Response To Ayn Rand's Anthem

855 Words 4 Pages
Did you read the Anthem? If so what what went on inside of your head when you thought of what went on inside of Equality’s head? Here is what I thought. Equality’s invention, the lightbulb, would benefit mankind greatly. But this was not his intent when experimenting in his cramped tunnel. He had a greater drive that overpowered him into doing things that he normally wouldn’t. He was out late in the starry night when others were in creaky, old beds and he stole items that should not of be stolen. He was extremely motivated for him to make these great transgressions, but he was always different from the very beginning. The light changed him a lot but he had always been different. He always had broken laws, some were more hidden than others. …show more content…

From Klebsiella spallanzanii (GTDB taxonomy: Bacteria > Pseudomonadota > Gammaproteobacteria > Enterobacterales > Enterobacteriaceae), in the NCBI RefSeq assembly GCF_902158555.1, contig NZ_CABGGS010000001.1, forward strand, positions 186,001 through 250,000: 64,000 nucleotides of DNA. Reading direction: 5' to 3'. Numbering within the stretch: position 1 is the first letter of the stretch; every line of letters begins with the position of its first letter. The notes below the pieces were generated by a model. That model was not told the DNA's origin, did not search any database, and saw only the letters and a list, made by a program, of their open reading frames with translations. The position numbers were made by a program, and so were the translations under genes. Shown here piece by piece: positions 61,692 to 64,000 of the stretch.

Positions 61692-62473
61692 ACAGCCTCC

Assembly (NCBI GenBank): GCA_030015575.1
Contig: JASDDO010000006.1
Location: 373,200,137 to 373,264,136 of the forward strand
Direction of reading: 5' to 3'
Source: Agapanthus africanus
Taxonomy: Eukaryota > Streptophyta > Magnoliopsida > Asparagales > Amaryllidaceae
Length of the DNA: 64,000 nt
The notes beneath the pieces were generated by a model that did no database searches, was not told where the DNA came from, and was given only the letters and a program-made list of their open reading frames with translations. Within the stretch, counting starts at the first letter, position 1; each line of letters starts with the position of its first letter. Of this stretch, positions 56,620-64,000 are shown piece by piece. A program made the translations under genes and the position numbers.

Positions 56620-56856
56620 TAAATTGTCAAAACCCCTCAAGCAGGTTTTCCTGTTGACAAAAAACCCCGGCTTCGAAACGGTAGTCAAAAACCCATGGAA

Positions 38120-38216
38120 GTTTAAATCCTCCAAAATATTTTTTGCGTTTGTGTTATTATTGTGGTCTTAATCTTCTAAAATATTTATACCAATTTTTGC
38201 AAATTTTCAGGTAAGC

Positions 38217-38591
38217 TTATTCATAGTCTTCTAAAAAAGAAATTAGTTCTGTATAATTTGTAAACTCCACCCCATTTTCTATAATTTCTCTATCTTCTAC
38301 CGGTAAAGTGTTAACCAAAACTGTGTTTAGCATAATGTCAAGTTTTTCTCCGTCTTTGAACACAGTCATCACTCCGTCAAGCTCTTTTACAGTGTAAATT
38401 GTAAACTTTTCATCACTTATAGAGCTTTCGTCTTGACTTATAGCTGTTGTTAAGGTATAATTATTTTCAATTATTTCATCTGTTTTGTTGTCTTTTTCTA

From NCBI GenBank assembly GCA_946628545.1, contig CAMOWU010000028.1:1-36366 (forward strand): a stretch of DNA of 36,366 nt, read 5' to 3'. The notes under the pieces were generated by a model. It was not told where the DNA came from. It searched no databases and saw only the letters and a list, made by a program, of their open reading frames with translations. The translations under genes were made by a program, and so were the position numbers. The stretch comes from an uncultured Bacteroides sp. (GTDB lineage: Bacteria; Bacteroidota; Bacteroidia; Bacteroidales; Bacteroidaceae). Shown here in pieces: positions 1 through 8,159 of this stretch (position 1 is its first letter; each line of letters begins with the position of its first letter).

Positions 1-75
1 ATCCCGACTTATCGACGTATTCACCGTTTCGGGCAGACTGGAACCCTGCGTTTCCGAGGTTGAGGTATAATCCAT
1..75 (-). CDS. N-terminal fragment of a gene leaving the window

It took over the actions and feelings he had. He had broken too many transgressions to count because of how much he wanted to gain in knowledge. He had a great interest in discovering and learning new things, new things that even the all-knowing Scholars didn’t know about. He thirsted to know the secrets of the world. He came to the point that he would do anything for his discoveries. I think that Equality’s motivation was good in a way that he was so eager to learn more that it motivated him to do so. But also his obsession was on the borderline of excessive. He was breaking rules and didn’t care, all he could focus on was his light and how he needed to protect it with his life. To prove this, when he brought his light to the World Scholars, they told him that they would take him to the World Council for them to deal with and that they would destroy the light. Equality didn’t care about his life, but the light. He jumped out a window and ran into the Uncharted Forest to protect his precious light. His invention had consumed him into thinking that his life didn’t matter anymore. Yes, it was a great invention and it was important but so was he. I think the world he grew up in taught him to think like this. The world told him that all that mattered was brotherhood and the great “We”. No one mattered individually and I think that’s what led him to not caring about his own

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